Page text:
Once upon a time, Bundeena was a village where people owned "weekenders" - simple cottages, usually built of fibro, which some of the owners would also rent out for the weekend. Those days have long since gone, and now Bundeena is best known as a village of cafes and professional artists, but still with a few guesthouses and rental cottages where you can stay.
Driving to Bundeena can be a pain, with the road taking a long detour to the south through Royal National Park, and car parking being often hard to find in the village centre. The ferry from Cronulla Station has always been the traditional way to get there (and the train, likewise, the traditional way to Cronulla). All three of Bundeena's cafes (straight up the road from the wharf), the RSL club (turn left at the first corner up from the wharf) and the Bowling Club (which has a Chinese restaurant) are all just a few minutes walk from the ferry. The cafes - Passionfruit, Cookie and Manna - look down over Hordens Beach and are all great but only Bundeena RSL has views across the mouth of Port Hacking to Cronulla, Kurnell and the ocean.
The Curranulla has been the Bundeena ferry since it was built at Balmain in 1939, which makes it 30-odd years older than any passenger commuter ferry still running on Sydney Harbour (and the oldest timetabled commuter ferry in all of Australia). It leaves Cronulla on the half hour (except for stopping for lunch on weekdays during school term), and Bundeena on the hour - see Cronulla Ferries for details. As on most privately run ferries, the deckhand will come around to collect your fare part way across.
There is plenty of information about Bundeena at Bundeena Info and Visit Bundeena but details of one of the most popular things to do are found elsewhere; the Art Trail is held on the first Sunday of each month; most of Bundeena's professional artists open their studios to the public for the day, and you can see what they're currently working on. You do need to check the listings for the current month to find out who will be open and where to go to.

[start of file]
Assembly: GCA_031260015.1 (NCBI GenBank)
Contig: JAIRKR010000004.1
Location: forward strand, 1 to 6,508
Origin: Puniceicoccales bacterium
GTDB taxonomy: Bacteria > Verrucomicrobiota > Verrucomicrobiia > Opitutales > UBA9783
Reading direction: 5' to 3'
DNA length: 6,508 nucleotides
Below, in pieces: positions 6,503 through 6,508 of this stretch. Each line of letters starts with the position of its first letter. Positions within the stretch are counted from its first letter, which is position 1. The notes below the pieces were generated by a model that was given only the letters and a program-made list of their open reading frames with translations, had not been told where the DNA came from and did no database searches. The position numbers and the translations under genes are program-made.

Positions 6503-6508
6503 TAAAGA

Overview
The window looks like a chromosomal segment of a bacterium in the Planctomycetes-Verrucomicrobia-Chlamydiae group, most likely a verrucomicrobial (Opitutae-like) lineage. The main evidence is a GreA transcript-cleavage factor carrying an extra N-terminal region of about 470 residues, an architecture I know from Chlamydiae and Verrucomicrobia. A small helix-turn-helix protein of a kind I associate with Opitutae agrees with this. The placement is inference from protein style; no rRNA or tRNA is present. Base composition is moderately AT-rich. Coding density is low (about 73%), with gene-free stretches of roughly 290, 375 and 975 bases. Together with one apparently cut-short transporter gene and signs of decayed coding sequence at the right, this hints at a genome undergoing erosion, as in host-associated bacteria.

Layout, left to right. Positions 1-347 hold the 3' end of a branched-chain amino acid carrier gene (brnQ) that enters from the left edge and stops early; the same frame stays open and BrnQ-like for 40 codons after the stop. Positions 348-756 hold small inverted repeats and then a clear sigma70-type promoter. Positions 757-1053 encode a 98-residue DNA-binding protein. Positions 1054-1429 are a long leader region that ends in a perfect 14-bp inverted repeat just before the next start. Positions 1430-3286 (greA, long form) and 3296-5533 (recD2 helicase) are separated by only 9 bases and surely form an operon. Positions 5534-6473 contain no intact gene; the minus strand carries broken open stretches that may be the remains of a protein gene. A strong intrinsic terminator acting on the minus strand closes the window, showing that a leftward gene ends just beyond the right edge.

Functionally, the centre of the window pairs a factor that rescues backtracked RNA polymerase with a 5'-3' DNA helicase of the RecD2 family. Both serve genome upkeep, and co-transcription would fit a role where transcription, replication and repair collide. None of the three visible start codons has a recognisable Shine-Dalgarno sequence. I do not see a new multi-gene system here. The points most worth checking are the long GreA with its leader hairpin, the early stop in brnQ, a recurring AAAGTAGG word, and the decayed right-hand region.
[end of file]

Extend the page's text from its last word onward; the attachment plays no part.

There are several beaches located along Port Hacking close to town. By walking eastwards past the RSL, you will reach Jibbon Beach, from where you can also walk further on to the Aboriginal carvings at Jibbon Head. Full details for this as a circular walk are in this pdf from Wild magazine.
Bundeena is also the hopping off point for the Coast Track, one of Sydney's great walks. It is 26km to walk all the way to Otford, and takes two days with an overnight camp at Era Beach, but you should be able to easily do the first part of about 4km to Little Marley Beach and back, with views south to Sea Cliff Bridge as you walk over the crest. If you're fit, you may want to go as far again, to Wattamolla Beach - but make sure you allow plenty of time to catch the last ferry, since there is no other public transport at Bundeena. The best map and information seems to be this pdf from Wild magazine.
Although the ferry to Bundeena is the only commuter ferry operating anywhere south of Sydney, there is another trip you can do on Port Hacking. It is a cruise exploring pretty much all of Port Hacking, on the Tom Thumb, another small green, yellow and white painted ferry. This runs daily in summer and 4 days per week in winter. At $25 for a three hour cruise with morning tea thrown in, it's good value.
This page was last modified on Fri Jul 1, 2016
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